What we have got so far is quite nice, but the background is rather banded: it would be nice to have things looking a bit smoother. To do this, we will use a continuous colour mandelbrot algorithm. First of all, we need to plug the algorithm into our calculation of that d variable. Replace the float d line with the following:

float d = (float(iteration) - (log(log(sqrt(x*x+y*y))) / log(2.0))) / 50.0;

This will be a bit slow and can be optimized later on, but it’s ok for now as a proof of concept. Save and reload, and you’ll now see that the colouring is a lot smoother, as seen in Figure 3.

A canvas generated fractal with smoother colouring in the background
Figure 3: The background colour is now a smooth gradient!

Further colour improvements

The smooth version looks a lot better, but it is still a bit dark and not very colourful. Let’s improve things further by blending in more properties of the fractal into the final colour. Set the following two variables below the other two variables we set earlier inside calc():

float v = 10000.0;
float j = 10000.0;

Inside the loop, we will now set v and j to be the minimum absolute value of x squared times y squared, and the minimum absolute value of x times y, respectively. Add the following in, below the x = xtemp; line:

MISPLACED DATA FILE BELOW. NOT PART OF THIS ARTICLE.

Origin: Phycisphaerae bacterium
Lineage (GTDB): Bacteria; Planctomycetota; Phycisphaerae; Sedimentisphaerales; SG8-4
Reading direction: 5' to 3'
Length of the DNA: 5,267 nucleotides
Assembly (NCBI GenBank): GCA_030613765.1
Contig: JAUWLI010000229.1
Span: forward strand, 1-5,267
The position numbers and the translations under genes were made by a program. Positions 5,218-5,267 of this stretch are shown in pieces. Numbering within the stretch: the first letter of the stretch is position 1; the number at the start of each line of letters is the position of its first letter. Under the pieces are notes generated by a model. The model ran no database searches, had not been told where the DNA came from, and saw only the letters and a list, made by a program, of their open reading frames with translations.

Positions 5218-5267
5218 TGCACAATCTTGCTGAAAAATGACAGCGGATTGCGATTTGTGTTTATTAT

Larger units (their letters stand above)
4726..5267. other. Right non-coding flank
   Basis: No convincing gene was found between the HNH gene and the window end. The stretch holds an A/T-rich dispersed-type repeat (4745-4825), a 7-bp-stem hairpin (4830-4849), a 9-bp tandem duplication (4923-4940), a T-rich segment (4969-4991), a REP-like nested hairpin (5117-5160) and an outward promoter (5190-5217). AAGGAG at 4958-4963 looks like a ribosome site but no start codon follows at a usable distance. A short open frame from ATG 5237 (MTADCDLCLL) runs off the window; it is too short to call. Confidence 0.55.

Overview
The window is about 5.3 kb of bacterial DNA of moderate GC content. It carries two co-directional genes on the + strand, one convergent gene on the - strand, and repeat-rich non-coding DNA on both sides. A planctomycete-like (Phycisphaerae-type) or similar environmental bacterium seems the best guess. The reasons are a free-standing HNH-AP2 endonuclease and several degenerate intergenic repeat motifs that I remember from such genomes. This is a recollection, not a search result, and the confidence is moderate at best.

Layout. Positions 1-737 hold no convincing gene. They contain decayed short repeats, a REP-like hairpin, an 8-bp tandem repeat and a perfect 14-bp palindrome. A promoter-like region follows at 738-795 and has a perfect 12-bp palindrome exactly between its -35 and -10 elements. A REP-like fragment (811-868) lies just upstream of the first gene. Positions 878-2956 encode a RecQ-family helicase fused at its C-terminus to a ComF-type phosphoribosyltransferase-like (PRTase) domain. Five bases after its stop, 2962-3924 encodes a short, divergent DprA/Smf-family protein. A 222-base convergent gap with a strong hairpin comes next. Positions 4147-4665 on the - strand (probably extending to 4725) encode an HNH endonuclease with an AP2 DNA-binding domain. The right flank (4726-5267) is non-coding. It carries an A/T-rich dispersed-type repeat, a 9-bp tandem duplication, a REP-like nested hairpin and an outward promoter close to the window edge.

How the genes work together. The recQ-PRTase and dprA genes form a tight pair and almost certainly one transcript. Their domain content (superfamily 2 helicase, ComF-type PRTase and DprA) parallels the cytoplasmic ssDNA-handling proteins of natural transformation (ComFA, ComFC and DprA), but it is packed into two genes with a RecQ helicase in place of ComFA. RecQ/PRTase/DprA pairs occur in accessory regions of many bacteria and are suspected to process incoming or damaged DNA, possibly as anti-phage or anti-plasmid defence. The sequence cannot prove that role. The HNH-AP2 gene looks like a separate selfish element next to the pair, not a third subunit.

v = min(v, abs(x*x+y*y));
j = min(j, abs(x*y));

We’ll use these values to colour our fractal background a bit more interestingly; add these into the return value, like so:

return vec4(d+j,d,d+v,1);

This will give us the much more colourful look seen in Figure 4.

A canvas generated fractal with a beautiful coloured background gradient
Figure 4: This is much prettier

Let’s just fiddle with the colour values a bit more to see what we can get. Go back to the calc() function, and just above the return line, add the following so that we’ll actually end up inverting the values, and dividing them by 2.0:

v = (1.0 - v) / 2.0;
j = (1.0 - j) / 2.0;

See Figure 5 for the rather halo-like result!

A canvas generated fractal with inverted colours
Figure 5: Inverted colours give our fractal a halo-type effect

Offsetting and scaling our fractal